Back doors. Servlets which are mapped can be alternately called via the invoker by class name. Since the URL is different, all security constraints might be ignored since the URL pattern is VERY different.

Hmm. Sound reasonable to do not mix two ways of calling servlet, but nothing more.

If you have an invoker running, you don't control the ways of calling servlets. Anyone who can type an address in a browser window can call the servlets via the invoker.


Back doors. Bad programmers make it easier to do bad things.

No sense. Bad programmers can generates backdoors, regardless of way of serlvet invocation. Why servlet called used web.xml more safe than called using invoker?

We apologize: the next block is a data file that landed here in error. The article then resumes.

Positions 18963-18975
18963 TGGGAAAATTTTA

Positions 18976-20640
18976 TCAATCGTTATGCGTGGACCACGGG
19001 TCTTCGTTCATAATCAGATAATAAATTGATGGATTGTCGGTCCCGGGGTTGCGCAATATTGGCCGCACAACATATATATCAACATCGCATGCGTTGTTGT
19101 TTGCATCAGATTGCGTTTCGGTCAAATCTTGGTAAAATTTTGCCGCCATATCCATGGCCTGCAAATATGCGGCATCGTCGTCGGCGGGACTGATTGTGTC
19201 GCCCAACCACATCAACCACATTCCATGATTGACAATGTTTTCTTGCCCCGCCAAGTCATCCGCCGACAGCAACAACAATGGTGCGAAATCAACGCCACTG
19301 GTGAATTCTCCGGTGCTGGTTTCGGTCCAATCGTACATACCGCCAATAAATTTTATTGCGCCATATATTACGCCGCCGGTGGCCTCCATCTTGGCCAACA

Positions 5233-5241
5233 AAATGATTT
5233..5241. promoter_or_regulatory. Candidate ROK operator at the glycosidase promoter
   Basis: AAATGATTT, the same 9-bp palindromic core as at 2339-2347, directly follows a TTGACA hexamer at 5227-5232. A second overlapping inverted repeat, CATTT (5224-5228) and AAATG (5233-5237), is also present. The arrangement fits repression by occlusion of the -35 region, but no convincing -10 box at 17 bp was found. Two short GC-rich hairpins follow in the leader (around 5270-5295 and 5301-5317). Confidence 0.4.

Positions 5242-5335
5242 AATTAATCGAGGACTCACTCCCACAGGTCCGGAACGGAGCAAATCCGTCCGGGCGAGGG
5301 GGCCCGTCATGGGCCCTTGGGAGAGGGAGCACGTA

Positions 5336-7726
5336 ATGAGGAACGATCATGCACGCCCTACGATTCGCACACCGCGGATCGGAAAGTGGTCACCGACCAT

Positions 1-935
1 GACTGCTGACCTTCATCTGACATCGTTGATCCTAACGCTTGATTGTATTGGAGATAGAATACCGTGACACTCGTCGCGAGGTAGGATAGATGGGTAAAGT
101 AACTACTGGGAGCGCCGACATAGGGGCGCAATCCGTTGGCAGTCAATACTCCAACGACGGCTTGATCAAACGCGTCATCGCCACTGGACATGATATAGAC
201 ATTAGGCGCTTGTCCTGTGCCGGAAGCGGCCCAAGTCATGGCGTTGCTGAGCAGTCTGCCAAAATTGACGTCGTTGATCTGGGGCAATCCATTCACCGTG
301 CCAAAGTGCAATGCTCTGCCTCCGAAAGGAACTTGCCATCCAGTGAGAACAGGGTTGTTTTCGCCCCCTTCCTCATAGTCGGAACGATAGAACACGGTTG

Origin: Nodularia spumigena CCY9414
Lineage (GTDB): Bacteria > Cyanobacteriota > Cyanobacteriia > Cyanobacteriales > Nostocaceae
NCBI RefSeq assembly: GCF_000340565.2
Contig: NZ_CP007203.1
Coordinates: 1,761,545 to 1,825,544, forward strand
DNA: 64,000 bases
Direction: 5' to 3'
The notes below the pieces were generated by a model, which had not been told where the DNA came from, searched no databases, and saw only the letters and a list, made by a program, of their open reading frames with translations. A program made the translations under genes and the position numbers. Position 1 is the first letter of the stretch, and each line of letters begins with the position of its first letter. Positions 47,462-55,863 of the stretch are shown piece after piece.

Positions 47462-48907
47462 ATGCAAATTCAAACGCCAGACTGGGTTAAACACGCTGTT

If I'm using a 3rd party library (jar) to perform some special function and there is a servlet in there that I don't know about, someone who does can call that servlet via the invoker. Without the invoker, they can put all the servlets they like in the library. The only ones that can be run, however, are the ones specifically declared in my web.xml file.



Back doors. It may be common to use common 3rd party jars in a shared area. If that shared jar has servlets in them and that servlet has a hole in it, bad things happen.

Servlet invoker can apply package rules to avoid calling servlet from 3rd party libraries.

And this makes more sense than a white list of allowed servlets with specific mappings?
Saravanan Thirugnanam
Greenhorn

Joined: Jan 19, 2005
Posts: 20